As I mentioned before this second round series started, the New York Rangers and the Boston Bruins are two of the more evenly matched teams in the NHL. Game 1 however seemed to present a slightly different story. Yes, these two Original Six rivals did have to go to overtime before Bruins forward Brad Marchand beat Rangers goaltender Henrik Lundqvist 15:40 into the extra period to give the Bruins a 3-2 victory, but the Bruins were unquestionably the better team last night.
Overall, their offense did a much better job generating scoring chances than the Rangers’ offense did. The Rangers were not able to take advantage of the fact that the Bruins had three rookie defensemen (Dougie Hamilton, Matt Bartkowski and Torey Krug) in the lineup due to injury and did not put much pressure on them to make many tough plays. In contrast, the Bruins did a great job getting pucks to the net, outshooting the Rangers 48-35, and generating a forecheck in order to create those opportunities.
Their power play, ranked 26th in the NHL during the regular season, looked strikingly different from the Rangers’ abysmal unit (0-for-3 on the game, 2-for-31 in the playoffs), moving the puck with ease and creating a flurry of chances. As a result, the Bruins were able to capitalize on the power play in the third period when Krug ripped a slap shot from the left point past Lundqvist on the glove side to tie the game 2-2.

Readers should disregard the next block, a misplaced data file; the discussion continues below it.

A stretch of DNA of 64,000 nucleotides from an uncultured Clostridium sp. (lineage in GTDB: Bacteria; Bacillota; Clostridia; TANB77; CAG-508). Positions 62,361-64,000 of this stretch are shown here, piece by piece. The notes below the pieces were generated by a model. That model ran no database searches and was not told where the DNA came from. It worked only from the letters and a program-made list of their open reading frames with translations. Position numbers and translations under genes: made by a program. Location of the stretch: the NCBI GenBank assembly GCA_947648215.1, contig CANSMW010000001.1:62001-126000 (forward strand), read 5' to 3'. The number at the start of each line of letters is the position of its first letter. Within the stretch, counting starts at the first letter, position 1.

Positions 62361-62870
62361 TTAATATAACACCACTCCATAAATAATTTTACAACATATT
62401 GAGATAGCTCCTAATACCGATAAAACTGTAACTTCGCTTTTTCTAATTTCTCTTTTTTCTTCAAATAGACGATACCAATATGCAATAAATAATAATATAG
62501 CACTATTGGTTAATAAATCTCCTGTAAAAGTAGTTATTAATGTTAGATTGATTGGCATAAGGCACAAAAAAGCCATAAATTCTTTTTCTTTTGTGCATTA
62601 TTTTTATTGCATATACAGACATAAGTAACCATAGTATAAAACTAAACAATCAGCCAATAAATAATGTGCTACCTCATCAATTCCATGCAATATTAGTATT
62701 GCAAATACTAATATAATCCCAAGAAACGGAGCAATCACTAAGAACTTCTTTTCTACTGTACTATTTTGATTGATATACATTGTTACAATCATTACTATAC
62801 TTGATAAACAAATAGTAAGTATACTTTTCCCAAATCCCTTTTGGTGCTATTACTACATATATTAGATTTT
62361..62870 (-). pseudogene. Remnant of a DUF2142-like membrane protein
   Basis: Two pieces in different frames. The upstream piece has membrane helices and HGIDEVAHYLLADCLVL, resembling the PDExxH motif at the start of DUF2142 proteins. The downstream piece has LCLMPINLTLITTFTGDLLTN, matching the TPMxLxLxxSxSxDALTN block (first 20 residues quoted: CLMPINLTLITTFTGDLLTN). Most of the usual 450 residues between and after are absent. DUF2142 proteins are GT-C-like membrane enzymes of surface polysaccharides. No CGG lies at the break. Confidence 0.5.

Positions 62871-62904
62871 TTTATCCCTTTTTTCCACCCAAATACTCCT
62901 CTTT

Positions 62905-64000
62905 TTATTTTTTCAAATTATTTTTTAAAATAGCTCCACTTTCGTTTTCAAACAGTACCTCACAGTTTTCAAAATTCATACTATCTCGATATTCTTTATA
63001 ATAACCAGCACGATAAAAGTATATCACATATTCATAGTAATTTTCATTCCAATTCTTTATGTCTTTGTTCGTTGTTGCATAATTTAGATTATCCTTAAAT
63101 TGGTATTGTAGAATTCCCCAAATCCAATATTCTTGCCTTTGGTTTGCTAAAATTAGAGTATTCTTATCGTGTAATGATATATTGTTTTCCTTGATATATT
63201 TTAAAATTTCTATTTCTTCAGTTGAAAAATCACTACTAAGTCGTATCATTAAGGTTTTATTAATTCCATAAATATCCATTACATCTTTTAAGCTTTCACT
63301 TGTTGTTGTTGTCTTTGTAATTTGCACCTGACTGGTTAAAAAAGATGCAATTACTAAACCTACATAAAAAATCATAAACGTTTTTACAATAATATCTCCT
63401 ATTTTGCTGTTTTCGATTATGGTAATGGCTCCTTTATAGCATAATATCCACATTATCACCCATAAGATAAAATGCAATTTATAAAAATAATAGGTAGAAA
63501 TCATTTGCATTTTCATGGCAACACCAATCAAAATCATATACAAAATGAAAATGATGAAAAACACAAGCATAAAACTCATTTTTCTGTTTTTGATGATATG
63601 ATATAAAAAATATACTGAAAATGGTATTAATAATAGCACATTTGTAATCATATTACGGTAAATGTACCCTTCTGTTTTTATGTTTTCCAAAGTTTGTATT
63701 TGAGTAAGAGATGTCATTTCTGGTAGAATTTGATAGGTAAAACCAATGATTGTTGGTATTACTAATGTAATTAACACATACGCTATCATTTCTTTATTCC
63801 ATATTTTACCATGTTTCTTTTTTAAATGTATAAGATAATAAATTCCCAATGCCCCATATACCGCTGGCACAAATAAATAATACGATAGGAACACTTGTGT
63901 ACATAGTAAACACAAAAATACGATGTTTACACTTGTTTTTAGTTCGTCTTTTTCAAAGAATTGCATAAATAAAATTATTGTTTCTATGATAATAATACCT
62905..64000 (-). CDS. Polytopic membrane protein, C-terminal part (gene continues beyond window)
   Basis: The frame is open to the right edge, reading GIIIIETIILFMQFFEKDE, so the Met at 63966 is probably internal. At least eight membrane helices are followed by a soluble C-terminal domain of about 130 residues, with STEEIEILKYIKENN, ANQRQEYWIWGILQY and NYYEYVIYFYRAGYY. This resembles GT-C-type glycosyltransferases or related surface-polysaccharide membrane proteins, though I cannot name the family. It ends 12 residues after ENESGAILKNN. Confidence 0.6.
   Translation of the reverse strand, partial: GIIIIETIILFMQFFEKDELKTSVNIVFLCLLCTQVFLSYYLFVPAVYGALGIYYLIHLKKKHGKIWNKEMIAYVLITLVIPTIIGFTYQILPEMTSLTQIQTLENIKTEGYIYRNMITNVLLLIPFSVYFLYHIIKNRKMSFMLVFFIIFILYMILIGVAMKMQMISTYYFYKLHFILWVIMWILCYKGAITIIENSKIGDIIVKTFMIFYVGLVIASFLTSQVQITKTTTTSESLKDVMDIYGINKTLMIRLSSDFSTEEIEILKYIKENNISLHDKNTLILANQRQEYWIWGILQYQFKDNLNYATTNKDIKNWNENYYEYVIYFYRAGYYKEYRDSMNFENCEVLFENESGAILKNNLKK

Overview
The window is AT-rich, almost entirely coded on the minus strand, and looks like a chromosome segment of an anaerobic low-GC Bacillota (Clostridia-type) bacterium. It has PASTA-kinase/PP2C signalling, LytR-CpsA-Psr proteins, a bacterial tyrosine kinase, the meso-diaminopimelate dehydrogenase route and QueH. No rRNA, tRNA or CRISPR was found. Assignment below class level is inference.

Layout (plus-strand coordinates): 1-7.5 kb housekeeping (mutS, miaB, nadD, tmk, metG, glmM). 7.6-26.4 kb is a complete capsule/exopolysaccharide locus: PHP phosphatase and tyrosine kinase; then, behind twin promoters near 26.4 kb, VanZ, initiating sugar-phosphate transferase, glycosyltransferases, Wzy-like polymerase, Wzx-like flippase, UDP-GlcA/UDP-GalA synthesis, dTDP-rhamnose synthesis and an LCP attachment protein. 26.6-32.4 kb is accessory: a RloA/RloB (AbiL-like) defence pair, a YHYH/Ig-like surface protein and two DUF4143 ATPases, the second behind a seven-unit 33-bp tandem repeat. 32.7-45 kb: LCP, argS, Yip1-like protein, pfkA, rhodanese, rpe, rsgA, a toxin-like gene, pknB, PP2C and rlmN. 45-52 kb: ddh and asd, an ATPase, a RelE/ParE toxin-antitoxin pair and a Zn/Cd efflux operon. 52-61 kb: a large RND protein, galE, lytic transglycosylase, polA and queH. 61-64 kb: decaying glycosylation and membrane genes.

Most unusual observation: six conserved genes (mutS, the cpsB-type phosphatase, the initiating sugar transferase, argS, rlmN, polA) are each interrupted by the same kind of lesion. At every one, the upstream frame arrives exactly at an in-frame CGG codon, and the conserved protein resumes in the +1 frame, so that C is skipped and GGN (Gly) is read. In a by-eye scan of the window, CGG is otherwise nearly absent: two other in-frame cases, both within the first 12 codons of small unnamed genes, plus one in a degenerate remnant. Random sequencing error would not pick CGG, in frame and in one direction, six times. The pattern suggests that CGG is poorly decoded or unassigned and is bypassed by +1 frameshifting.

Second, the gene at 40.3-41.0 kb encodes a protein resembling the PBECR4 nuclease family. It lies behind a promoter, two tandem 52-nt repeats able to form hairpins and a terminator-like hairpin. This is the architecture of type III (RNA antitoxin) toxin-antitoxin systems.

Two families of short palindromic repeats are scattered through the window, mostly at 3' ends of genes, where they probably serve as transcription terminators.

The Bruins easily could have won the game in regulation, with forward David Krejci hitting the crossbar and defenseman Johnny Boychuk hitting the post in the third period. Boychuk’s shot from the right point clanged off the left post with one-tenth of a second remaining to keep the score knotted 2-2.
The Bruins carried the play throughout overtime as they applied constant pressure, outshooting the Rangers 16-5 in the extra session. Boychuk even hit another post on an off-balance shot from the right point at 6:34 in overtime. They could not score during a power play despite putting eight shots on goal when Rangers forward Derek Dorsett was penalized for interference at 2:20 of overtime. However, the Bruins were able to carry the momentum from that glorious opportunity as Marchand was able to convert on a 3-0n-2 less than 15 minutes later.
Rangers coach John Tortorella may not be the most diplomatic, charming, or verbose, especially during the playoffs, but he has a true knack for diagnosing the team’s shortcomings and he spelled it out in his post-game press conference. “We got spanked in the overtime,” he said. He confirmed that the Bruins were much better than they were and that could not be the case going forward for his team to have any success.
The Bruins did not just “spank” the Rangers in overtime; they outplayed the Rangers in every facet throughout the game. The Bruins dominated the Rangers with an offensive onslaught that required Lundqvist (45 saves) to be nothing short of perfect. Unfortunately for him, the Rangers didn’t do much to help stem the Bruins’ surge, resulting in their eventual downfall in Game 1. In the words of Tortorella once more, the Rangers quite simply “must be better” if they are going to come back like they did in the first round against the Washington Capitals.